It wasn’t too long ago that shade was barely thought about by New Zealand schools.
The author of this article remembers hats being banned due to school uniform regulations. Luckily we’ve come a long way in understanding as to how the sun affects the health of our children.
Most New Zealand schools have now adopted a policy making it compulsory for children to wear sunhats in terms one and four. There has also been a marked increase with the installation of shade sails.
However, despite the prevalence and importance of this protection, there are still many poorly designed and maintained shade sails. The long-term costs of such inadequate sails can be atrocious.
In this respect there are a number of matters worth bearing in mind as you go through the scope, design and installation process.
To start with, an obvious but vital aspect – one size does not fit all. Careful scoping of the area beforehand is vital. Design must complement the surrounding architecture and landscape while providing optimal security against harmful rays.
Shape, wind resistance and overall UV protection are key factors. The path of the sun throughout the day during peak times of the year is also an essential consideration, as is whether the cover will provide ‘warm’ shade or ‘cold’ shade.
Choosing the right shade sail can take time. But this can be a significant investment for pre-schools, schools and councils – so it pays to carefully consider where the shade will go and how it will withstand the harsh New Zealand elements over time.
Once the right decision is made it’s crucial to get installation right. Here the sail needs to be properly tensioned so there is a consistent load across the entire piece of fabric. This ensures the sail has no uneven areas that can become stretched and damaged.
Scoping and successfully installing the correct support materials is also important. Any excess pressure on this support hardware will result in bending or warping, and the shade sail could droop and sag in time.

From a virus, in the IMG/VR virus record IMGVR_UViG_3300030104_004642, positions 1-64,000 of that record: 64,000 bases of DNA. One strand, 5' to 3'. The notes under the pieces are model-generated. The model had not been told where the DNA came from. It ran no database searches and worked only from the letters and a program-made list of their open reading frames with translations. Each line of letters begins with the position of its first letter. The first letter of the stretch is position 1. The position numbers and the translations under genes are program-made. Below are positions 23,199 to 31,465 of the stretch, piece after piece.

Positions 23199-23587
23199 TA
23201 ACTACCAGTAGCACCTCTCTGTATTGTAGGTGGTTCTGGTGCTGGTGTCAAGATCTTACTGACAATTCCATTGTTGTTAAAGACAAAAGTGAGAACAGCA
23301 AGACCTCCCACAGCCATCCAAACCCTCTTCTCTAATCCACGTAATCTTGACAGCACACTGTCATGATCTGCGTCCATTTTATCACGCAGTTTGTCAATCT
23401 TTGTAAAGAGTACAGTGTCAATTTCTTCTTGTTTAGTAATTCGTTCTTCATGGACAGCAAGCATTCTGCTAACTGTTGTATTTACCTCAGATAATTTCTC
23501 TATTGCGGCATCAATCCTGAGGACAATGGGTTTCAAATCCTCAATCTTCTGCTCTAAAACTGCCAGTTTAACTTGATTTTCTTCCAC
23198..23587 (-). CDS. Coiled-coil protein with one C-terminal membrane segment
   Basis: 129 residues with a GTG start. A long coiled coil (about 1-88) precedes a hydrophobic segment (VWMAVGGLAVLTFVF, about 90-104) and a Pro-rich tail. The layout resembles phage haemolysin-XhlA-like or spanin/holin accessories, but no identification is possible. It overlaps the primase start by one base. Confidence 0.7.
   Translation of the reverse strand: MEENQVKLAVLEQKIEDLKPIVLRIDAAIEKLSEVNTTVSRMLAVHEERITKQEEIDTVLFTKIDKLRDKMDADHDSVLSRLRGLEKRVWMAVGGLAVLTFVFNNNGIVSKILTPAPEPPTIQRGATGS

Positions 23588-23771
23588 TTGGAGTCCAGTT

A new app, uv2Day, is also helpful. Using forecast data from NIWA this app provides estimates of the current UV Index and how it varies throughout the day at your current location. As a simple tool to help stay educated and plan your day it’s easy to use and effective.
- Skin cancer is the most common cancer in this country – almost 80% of new cancer cases in NZ are skin cancers.
- New Zealand has one of the highest rates of skin cancer in the world, and together with Australia we have the highest melanoma rates.
- There are nearly 67,000 new skin cancers a year, including 2400 new cases of melanoma.
- There are over 300 deaths from skin cancer annually.
- Maori and Pacific Islanders represent a low percentage of the overall skin cancers diagnosed, however they are more likely to suffer from fast-growing and difficult to diagnose melanomas.
Advice from SunSmart Schools
- Get children to eat their lunch in the shade.
- Make the most of the shade that you do have, both built (e.g. verandas) and natural (i.e. trees).
- For outdoor activities/events that must be held between 10am and 4pm make sure children are able to access shade. Shade structures such as gazebos may be useful for this.
- Make shade development part of any rebuild in your school (balconies are a great source of shade for students).
- Plant trees! Although they take a while to grow, this can be a great activity for your students and a great way to introduce long lasting shade.
- Make indoor space available at lunchtime.
- Apply for funding. If you don’t have enough shade available there are various grants that schools can apply for. Ask your local library for access to giveUS, the central database for grants available in New Zealand.